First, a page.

And there was more. While searching through the archive I found a reference to yet another novel entitled Di yerushe (The Inheritance). When I went to look for it, however, it wasn’t there—in the folder where it was supposed to be, I found Molodovsky’s memoir instead. But after chasing through folders of her archive I eventually found a list of completed sections and six handwritten, unpublished chapters. Earlier parts of the novel, published in Molodovsky’s own journal, Svive, turned up in yet another folder. Thirteen more chapters had been published between February 1944 and February 1945 in the weekly Der yidisher kemfer (The Jew Militant). It turned out that Molodovsky had written at least twenty-one chapters of this previously unnoticed novel.
Their broad themes concern generational conflict, family life, the position of women, and the inability of Holocaust survivors, Israelis, and American Jews to imagine one another’s lives.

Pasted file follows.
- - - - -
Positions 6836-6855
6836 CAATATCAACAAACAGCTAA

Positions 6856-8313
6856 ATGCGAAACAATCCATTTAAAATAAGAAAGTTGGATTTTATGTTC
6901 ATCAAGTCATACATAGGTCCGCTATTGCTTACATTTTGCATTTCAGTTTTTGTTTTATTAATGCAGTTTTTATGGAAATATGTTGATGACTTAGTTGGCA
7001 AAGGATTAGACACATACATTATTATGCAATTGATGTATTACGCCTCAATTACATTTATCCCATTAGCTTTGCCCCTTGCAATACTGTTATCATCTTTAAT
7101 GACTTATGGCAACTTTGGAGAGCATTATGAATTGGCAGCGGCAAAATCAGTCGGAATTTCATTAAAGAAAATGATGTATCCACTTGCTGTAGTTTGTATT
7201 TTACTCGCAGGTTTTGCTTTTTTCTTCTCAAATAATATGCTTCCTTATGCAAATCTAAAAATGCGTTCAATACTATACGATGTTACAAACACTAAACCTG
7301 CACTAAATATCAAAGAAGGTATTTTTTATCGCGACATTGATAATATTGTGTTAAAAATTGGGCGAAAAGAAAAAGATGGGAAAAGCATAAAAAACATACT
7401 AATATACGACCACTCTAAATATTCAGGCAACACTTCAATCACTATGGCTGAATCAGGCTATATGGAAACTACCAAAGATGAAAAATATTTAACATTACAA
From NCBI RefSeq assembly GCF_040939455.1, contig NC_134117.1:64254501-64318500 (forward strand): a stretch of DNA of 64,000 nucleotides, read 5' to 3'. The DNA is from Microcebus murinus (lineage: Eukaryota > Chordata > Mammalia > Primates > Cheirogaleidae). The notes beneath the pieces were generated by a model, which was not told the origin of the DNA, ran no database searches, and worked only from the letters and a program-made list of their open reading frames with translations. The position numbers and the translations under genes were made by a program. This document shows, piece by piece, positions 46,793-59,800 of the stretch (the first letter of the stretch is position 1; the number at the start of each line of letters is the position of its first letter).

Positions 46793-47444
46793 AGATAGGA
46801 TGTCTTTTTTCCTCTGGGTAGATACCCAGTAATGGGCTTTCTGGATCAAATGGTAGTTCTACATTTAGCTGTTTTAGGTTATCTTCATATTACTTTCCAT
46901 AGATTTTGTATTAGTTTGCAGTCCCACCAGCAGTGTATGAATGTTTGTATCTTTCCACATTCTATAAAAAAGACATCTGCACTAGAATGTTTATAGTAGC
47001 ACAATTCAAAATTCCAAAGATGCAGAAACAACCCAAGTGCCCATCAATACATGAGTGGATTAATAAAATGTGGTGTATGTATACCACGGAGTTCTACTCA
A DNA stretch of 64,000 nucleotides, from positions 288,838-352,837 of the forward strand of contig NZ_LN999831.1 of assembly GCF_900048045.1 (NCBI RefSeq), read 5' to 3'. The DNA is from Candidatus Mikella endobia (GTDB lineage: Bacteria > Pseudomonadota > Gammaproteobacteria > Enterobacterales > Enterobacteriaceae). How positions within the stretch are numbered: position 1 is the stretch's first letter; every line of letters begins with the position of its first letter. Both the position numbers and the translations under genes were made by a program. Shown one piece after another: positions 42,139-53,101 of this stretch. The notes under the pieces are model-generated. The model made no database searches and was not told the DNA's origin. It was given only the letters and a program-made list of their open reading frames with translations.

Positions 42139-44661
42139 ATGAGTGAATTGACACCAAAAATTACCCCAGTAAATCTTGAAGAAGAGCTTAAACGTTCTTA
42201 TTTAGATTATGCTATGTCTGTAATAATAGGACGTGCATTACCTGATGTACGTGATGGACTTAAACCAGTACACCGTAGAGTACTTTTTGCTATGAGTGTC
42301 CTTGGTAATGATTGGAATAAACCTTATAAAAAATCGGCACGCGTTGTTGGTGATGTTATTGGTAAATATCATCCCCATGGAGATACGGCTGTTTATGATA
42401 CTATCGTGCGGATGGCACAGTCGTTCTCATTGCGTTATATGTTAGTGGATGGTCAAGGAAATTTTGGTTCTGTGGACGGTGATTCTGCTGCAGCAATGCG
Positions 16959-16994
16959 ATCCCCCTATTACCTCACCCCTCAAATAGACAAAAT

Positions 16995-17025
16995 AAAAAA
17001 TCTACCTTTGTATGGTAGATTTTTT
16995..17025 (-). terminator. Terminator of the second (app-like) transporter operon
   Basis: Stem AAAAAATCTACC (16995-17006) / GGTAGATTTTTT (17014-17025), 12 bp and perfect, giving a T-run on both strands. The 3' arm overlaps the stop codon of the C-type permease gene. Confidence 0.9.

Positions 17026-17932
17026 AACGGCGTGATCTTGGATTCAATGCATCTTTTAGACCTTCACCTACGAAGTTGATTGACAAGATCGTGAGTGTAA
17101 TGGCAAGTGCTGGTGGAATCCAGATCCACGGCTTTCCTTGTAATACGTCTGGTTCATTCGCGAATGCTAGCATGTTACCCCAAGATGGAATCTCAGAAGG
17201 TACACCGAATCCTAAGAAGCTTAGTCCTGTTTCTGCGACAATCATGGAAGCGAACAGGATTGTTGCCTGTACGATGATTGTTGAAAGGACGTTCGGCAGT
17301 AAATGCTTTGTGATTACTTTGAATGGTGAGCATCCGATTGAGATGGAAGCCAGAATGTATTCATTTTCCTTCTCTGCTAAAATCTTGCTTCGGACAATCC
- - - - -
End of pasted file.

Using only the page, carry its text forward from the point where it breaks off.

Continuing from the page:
I wondered why I had never heard of these novels and why they were not mentioned in any Yiddish or English publication I had read. (Later I learned that a Hebrew MA thesis by Amir Shomroni listed them.) Unlike Fun lublin biz nyu york and the later Zeydes un eyniklekh, Di yerushe turned out not to be Molodovsky’s best work, and it was probably unfinished for the same reasons that Molodovsky stopped editing Svive: financial pressures, desperate worry about the murder of Poland’s Jews, and health concerns, including surgery on her hand. She had hoped to publish Zeydes un eyniklekh as a book, but her emigration to Israel just after the novel’s serialization may have put an end to that plan. Further archival research, perhaps, will reveal other explanations.